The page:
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Archive for Thursday, September 7, 2006

Visitor center opens near ground zero

September 7, 2006

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— A ground zero visitors center opened Wednesday in a once-shuttered storefront on Liberty St., offering a sorely needed guidepost to the site.

After weeks of construction, the 6,000-square-foot Tribute WTC Visitor Center will now provide an audiovisual history of the World Trade Center, Sept. 11 and the victims.

"Tribute is the critical word, because for all the horror, for all the loss on Sept. 11, we can never forget the courage with which New Yorkers responded," New York Gov. George Pataki said at a ribbon-cutting ceremony at the south edge of the trade center site.

The center opened to private visits from victims' families, Sept. 11 survivors and recovery workers on Wednesday. It opens to the public on Sept. 18, officials said

Ron Parker, a first responder on Sept. 11, 2001, and now a tour guide at ground zero, stands next to a twisted beam from the World Trade Center site in the new Tribute WTC Visitor Center. The center opened to private visits from victims' families, Sept. 11 survivors and recovery workers on Wednesday. It opens to the public on Sept. 18.

Ron Parker, a first responder on Sept. 11, 2001, and now a tour guide at ground zero, stands next to a twisted beam from the World Trade Center site in the new Tribute WTC Visitor Center. The center opened to private visits from victims' families, Sept. 11 survivors and recovery workers on Wednesday. It opens to the public on Sept. 18.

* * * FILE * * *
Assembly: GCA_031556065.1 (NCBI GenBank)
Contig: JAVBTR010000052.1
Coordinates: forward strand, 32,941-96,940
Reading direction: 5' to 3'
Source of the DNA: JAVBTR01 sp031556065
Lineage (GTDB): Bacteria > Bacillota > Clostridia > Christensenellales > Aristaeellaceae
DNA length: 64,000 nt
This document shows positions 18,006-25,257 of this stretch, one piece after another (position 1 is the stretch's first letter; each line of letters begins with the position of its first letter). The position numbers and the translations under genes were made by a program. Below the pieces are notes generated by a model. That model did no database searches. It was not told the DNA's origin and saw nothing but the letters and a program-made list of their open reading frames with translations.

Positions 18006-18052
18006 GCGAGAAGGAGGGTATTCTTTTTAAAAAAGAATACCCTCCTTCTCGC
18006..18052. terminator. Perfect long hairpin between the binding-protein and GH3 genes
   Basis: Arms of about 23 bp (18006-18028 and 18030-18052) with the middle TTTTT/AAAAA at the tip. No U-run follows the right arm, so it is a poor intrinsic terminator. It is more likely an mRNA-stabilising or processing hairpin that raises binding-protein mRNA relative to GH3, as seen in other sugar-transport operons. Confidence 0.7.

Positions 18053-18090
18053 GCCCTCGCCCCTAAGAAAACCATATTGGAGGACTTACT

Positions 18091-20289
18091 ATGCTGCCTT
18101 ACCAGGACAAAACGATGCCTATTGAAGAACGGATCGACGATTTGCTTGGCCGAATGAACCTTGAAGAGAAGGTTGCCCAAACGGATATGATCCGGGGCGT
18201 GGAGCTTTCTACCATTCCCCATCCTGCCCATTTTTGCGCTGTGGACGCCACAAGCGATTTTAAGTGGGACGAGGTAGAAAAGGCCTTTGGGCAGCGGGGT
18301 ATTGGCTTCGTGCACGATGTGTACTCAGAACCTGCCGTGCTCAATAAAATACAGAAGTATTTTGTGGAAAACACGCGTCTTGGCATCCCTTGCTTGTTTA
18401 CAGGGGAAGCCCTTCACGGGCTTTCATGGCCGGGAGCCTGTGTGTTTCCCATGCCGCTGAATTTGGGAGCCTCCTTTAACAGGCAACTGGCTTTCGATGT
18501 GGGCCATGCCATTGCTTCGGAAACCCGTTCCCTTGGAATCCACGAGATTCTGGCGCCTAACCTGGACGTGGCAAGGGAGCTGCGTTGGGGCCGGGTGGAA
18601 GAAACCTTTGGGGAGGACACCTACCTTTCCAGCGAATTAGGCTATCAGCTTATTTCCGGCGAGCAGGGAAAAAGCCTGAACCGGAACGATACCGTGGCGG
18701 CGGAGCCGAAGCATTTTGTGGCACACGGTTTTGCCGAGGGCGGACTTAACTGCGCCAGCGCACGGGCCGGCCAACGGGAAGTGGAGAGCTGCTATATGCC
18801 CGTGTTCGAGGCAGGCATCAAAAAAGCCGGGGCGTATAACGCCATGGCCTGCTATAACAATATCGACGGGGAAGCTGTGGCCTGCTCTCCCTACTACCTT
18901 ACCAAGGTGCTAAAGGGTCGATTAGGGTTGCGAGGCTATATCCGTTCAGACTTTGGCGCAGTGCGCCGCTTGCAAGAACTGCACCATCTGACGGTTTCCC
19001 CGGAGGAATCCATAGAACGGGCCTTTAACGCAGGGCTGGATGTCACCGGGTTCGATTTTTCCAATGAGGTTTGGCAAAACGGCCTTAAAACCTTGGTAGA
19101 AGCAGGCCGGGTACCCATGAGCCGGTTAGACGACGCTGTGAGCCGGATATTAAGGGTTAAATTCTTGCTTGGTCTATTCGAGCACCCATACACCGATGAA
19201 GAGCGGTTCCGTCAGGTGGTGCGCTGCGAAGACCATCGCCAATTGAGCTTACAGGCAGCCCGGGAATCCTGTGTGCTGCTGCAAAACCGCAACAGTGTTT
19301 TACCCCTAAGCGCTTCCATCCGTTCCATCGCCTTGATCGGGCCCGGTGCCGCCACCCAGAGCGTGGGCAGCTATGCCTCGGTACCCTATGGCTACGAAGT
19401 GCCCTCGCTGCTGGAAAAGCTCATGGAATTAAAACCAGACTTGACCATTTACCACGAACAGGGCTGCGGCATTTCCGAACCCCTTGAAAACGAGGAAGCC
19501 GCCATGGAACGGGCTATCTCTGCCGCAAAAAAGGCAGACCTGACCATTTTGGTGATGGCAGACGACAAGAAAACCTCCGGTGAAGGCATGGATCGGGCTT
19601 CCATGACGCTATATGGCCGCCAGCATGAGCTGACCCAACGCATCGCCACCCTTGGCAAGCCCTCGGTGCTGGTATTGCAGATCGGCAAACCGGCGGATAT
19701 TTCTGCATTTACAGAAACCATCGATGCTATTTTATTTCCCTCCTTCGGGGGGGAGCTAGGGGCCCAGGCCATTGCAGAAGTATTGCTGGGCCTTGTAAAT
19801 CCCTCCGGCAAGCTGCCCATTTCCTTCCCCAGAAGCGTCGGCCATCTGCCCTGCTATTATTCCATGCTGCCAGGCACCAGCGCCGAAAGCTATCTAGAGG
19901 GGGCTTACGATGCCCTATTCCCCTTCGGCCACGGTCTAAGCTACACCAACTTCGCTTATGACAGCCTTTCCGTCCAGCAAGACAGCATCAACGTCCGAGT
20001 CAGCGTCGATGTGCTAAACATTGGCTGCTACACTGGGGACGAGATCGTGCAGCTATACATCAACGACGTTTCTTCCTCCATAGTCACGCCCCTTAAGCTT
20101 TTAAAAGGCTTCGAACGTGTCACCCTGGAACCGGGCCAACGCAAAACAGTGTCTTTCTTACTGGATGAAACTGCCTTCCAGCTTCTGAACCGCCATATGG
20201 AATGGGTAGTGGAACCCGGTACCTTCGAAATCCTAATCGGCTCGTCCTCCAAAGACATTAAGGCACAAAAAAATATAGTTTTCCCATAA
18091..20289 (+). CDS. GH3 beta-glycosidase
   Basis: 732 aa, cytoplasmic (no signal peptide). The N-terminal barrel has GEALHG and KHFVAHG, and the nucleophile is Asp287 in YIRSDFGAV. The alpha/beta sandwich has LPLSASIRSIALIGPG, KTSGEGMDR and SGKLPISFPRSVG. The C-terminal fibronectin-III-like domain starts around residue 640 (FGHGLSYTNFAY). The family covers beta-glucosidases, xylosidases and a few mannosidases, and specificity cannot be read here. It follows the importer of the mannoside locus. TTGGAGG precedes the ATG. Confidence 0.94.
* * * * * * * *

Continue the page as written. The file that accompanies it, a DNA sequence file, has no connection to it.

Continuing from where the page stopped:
The center will remain open until the WTC Memorial and Memorial Museum open in 2009.

"Thousands of visitors flock to this site every day, seeking understanding, and also looking to pay tribute to those who were lost and those who came to our aid," tribute center President Lynn Tierney.

The center, which also serves as a starting point for walking tours of the site, was created by the September 11th Families Assn.

It is funded mainly by a $3 million federal outlay approved by the Lower Manhattan Development Corp.

Just inside the entrance, visitors are greeted by a huge model of the WTC complex, set against a wallcovering harbor panorama once seen from the twin towers' heights.

Mementos on display include a window from one of the doomed aircraft, a mangled menu from Windows on the World and the health insurance card of a victim, Tara Hobbs, who worked for Aon Corp. One wall is covered in missing-person fliers that went up in the days after the attacks and there is also the uniform of a firefighter who died.

"The site is so tremendous in size that people wonder where the twin towers stood," said Joseph DeAngelis, a volunteer guide. "Some never came here before, so they have no idea how big the towers were."

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